fake violinist opens up about the massive lie that broke her
What no one realizes is that these violinist, cellist and flutists do not play notes, their hearts
The room was filled with inflated music from a CD.
This is the way Jessica chichito sindman realized his dream of becoming a musician at the age of 20, traveling the world with a fake band.
At first, it was interesting to absorb worship from the crowd, but gradually, the huge gap between appearance and mediocre reality caused terrible consequences.
The group sold millions of CDs and played them on National Public Radio and public broadcasting services.
But their performance is a scam, led by an eccentric and charismatic liar.
Jessica, 37, first arrived in New York City from the Appalachian Mountains in West Virginia in early 2000, and was studying the Middle East at the prestigious Columbia University, hoping to succeed --
If it\'s not in the music world, be a journalist.
At the same time, she needs cash, so after donating a job and trying \"all sorts of bad jobs that people do to try tuition fees, she saw an advertisement on PBS and NPR for a violin player for $150 a day every Wednesday.
Jessica enjoyed playing the violin in high school, and even though she knew she wasn\'t the best, she sent a tape.
She was called to the office and handed over the job without an audition.
\"I was totally shocked,\" she told the news . \". com. au.
\"I thought it was a mistake and I didn\'t realize the microphone was turned off until I continued training on the weekend.
\"The training was conducted in New Hampshire, six hours from New York.
Jessica said: \"I have been imagining something very strange, but it\'s not like this. this is a craft exhibition, \"He wrote a book called\" sounds like the Titanic \"about strange musical deception.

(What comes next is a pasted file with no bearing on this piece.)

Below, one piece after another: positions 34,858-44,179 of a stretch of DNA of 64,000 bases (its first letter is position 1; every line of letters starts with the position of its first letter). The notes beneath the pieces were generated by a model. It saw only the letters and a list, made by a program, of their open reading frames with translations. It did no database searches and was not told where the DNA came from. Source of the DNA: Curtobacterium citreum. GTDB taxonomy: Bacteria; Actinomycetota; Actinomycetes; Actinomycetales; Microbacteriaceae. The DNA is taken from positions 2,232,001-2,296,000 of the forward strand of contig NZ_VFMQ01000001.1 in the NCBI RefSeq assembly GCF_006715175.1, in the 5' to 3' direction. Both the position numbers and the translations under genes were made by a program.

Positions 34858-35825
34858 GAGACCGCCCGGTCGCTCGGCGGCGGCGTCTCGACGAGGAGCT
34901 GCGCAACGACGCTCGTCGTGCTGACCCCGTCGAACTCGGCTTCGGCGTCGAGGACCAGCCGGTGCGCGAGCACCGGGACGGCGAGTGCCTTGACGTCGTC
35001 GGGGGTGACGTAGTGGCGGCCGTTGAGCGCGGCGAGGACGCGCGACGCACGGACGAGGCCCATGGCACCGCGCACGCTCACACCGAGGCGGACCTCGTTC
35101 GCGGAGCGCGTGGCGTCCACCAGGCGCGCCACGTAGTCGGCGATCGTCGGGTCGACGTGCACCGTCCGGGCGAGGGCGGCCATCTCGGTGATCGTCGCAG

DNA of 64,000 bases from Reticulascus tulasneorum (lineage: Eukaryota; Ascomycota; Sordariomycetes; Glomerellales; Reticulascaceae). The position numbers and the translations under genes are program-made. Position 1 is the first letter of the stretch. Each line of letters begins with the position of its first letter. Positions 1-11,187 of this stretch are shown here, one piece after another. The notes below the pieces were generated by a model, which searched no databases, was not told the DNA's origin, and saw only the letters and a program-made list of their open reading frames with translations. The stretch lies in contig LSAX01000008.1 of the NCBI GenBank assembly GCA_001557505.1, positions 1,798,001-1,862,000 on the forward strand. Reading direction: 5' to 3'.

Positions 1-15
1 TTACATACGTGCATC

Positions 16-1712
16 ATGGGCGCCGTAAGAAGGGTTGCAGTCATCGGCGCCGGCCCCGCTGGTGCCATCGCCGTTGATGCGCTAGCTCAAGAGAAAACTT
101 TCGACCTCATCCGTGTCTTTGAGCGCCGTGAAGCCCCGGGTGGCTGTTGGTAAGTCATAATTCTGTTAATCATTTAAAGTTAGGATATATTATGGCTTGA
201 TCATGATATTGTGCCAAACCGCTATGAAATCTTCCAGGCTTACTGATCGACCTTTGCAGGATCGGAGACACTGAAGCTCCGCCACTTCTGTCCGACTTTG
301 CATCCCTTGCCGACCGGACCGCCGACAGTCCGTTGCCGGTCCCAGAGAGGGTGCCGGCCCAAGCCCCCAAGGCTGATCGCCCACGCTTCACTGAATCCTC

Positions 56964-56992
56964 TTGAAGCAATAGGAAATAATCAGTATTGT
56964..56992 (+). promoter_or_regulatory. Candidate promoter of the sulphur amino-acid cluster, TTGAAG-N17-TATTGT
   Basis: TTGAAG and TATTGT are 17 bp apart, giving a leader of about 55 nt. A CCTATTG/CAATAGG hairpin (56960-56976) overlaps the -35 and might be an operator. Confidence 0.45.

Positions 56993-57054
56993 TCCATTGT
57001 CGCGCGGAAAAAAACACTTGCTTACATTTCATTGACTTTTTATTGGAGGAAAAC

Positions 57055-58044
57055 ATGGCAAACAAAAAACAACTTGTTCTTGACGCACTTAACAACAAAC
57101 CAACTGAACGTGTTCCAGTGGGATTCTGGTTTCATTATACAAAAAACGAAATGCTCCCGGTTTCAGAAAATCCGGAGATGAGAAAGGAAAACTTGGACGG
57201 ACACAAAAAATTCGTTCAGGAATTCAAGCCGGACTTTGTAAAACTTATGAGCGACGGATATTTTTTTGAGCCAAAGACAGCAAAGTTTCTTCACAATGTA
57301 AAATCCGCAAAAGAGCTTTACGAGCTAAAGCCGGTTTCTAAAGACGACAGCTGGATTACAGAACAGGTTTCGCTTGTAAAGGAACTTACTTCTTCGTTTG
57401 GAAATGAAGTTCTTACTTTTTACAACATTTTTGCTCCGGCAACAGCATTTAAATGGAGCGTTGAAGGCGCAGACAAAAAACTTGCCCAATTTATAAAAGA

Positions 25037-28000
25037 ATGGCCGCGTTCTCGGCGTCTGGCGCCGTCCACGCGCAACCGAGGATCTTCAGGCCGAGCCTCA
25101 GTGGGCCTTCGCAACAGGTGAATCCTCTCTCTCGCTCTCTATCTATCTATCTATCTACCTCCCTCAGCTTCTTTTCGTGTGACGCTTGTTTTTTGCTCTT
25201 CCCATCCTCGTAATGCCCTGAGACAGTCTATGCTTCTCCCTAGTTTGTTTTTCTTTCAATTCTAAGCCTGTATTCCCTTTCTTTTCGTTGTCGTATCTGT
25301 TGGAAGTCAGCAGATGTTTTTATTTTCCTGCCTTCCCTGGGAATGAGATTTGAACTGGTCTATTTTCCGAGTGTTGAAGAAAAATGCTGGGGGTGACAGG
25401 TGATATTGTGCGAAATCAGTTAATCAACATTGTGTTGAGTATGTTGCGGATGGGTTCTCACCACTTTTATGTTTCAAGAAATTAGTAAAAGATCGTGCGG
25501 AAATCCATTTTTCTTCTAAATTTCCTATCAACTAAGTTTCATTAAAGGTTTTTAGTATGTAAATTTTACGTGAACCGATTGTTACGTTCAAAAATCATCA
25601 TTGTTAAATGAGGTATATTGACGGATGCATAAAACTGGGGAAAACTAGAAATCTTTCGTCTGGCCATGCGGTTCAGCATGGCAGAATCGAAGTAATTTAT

When the orchestra began playing, the music was deafening and she was surprised by their playing skills.
But when she sold the cd to the audience, she finally understood.
\"It took me years, even with the violin, and it took me hours to realize that I didn\'t hear anything,\" she recalls . \".
\"They are really playing, but they are completely overwhelmed by this kind of music, which is the perfect visual illusion.
Your brain sees the violinist and hears the music and thinks it\'s the same thing because why not?
\"No one said about the scam, but when the student picked up the violin, she was sure that her real abilities would not be a problem.
\"I totally messed up and I couldn\'t find my place in the music, I really didn\'t play at all and the audience applauded.
\"I\'m really relieved right now because I know that if it\'s a really great concert, I know there are some mistakes in hiring me.
It makes sense that I really need the money and then all the people who look at me have something like I\'m an amazing violinist.
The person in charge of the work is a railroad worker who only calls him a \"composer\" as he is still performing at the top music venues in New York
Thin and handsome, hair messy, reassuring.
He praised her performance and just made her smile
Play more quietly.
It was a shame, Jessica said, but she needed the money.